Pledges to reform and liberalise the gas and electricity markets, however, fell short of the wholesale privatisation of electricity transmission demanded by the troika and now being imposed by the new agreement. Nor was any explicit mention made ferry services, another item on the troika “summer sale” list and which will now undergo marketisation.

As a result of the Brussels surrender, all of these industries and facilities are likely to end up in the hands of German, French, Belgian, Dutch and other European multinational corporations, with little — if any — of the public stake envisaged in the Tsipras letter.

Whether the state-owned Russian Railways (RZD) will be allowed to proceed with its purchase of TrainOSE and associated operations remains to be seen.

Nonetheless, one way or another one of the chief objectives of austerity in every country will have been achieved in Greece: namely, the transfer of all remaining and potentially profitable industries and services from the public sector to the private sector.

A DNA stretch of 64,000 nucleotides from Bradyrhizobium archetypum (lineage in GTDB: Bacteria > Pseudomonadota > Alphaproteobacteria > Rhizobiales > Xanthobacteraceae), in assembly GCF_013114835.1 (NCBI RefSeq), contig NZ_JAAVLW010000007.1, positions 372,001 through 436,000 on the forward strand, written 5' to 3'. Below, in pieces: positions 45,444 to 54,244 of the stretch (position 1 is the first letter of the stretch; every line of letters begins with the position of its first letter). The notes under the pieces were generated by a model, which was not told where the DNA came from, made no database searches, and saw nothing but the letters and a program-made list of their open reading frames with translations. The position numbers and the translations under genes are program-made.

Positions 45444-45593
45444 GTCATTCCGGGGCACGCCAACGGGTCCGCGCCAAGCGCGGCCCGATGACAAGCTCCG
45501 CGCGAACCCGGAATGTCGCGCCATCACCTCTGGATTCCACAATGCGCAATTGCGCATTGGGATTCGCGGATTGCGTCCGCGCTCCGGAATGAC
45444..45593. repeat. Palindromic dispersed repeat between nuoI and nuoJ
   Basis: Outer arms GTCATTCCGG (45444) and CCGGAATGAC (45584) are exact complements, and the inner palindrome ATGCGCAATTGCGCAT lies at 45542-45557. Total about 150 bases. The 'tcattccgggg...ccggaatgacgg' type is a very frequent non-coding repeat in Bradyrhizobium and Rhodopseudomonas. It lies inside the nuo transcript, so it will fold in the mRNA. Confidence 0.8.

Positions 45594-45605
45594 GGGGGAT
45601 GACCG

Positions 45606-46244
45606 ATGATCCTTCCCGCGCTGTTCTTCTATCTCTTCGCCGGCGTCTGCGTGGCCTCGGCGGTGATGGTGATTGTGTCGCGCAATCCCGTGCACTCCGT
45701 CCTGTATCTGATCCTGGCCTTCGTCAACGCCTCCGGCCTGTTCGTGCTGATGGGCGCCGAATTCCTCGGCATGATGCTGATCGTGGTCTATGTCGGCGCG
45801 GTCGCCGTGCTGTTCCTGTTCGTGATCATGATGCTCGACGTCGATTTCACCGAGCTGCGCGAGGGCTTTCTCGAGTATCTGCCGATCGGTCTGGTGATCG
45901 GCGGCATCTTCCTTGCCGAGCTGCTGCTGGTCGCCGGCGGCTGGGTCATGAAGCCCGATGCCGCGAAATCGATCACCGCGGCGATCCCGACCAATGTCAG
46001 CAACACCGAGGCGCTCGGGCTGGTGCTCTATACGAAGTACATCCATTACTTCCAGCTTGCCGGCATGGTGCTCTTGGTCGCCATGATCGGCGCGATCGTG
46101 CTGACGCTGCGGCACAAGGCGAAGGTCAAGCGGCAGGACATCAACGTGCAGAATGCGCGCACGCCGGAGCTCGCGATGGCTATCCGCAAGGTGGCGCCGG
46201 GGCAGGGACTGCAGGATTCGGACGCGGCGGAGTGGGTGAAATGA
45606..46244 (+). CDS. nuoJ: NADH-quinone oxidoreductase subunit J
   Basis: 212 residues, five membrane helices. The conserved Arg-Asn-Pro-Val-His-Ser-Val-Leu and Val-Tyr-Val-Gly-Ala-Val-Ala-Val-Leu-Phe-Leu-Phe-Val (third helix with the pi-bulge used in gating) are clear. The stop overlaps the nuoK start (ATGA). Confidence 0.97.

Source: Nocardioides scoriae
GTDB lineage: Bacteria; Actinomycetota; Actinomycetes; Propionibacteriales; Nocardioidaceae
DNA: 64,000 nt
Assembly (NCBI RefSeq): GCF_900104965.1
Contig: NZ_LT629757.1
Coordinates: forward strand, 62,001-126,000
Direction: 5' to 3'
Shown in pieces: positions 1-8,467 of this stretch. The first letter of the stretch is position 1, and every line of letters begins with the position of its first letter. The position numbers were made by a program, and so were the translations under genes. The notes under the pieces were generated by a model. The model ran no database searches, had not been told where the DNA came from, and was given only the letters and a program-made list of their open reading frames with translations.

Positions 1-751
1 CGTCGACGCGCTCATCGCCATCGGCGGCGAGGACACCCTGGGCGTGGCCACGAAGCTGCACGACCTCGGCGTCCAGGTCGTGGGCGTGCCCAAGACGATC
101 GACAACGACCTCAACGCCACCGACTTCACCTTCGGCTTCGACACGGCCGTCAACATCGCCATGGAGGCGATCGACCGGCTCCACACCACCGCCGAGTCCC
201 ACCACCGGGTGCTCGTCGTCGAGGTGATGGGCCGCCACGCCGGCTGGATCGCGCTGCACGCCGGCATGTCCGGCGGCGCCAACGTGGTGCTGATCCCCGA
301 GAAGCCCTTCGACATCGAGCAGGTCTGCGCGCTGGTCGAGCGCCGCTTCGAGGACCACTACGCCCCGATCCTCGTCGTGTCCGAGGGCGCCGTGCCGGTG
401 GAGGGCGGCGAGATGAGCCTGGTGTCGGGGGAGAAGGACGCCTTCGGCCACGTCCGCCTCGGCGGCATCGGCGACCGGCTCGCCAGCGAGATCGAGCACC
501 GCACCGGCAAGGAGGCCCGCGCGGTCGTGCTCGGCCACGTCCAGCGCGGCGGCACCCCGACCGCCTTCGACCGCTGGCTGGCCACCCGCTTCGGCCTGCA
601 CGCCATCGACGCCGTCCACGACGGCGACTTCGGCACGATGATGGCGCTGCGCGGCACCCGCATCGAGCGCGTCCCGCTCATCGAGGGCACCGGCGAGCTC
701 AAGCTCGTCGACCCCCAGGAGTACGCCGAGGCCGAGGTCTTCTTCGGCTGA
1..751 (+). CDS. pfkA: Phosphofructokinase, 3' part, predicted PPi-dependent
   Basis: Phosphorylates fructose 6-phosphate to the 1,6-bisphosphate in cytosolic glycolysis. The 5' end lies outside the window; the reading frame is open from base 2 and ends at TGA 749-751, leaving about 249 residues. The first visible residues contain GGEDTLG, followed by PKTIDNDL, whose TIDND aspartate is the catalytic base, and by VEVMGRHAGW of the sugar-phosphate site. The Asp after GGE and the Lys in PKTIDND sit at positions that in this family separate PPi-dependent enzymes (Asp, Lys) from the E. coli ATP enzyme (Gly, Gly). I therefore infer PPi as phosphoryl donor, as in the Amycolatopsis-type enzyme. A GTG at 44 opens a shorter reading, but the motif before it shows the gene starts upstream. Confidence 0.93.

For the Greek people, that will mean higher prices, fresh mass redundancies and the further delay of economic recovery.

That is why opposition to austerity should also explicitly include opposition to privatisation in the same breath — the one is intended to open the way to the other, however concealed that intention may be.

In the case of Greece, not only will state assets be sold off to mostly foreign big business and some of the sales revenue handed to EU member states, the ECB and IMF in loan repayments; the future income stream from Greek ports, railways, airports and electricity will pour into the coffers of multinational corporations.

Even more humiliating, all Greek government fiscal and legslative measures to implement the new Brussels agreement must be approved at the drafting stage by the EU Commission, the ECB or other relevant EU bodies.

Likewise, the country’s public administration will be reformed “under the auspices” of the unelected commission, while the process and proceeds of privatisation will be administered by a Greek fund independent of the government but supervised by EU institutions.

Some Tsipras supporters are claiming that the Eurosummit settlement has successfully averted an attempted EU coup against the Syriza government. One may have been threatened, but has since proved unnecessary as far as the aims of German imperialism and its allies are concerned.

Internally, an already divided Syriza must now seek support for its surrender from New Democracy and Pasok MPs in the Athens parliament.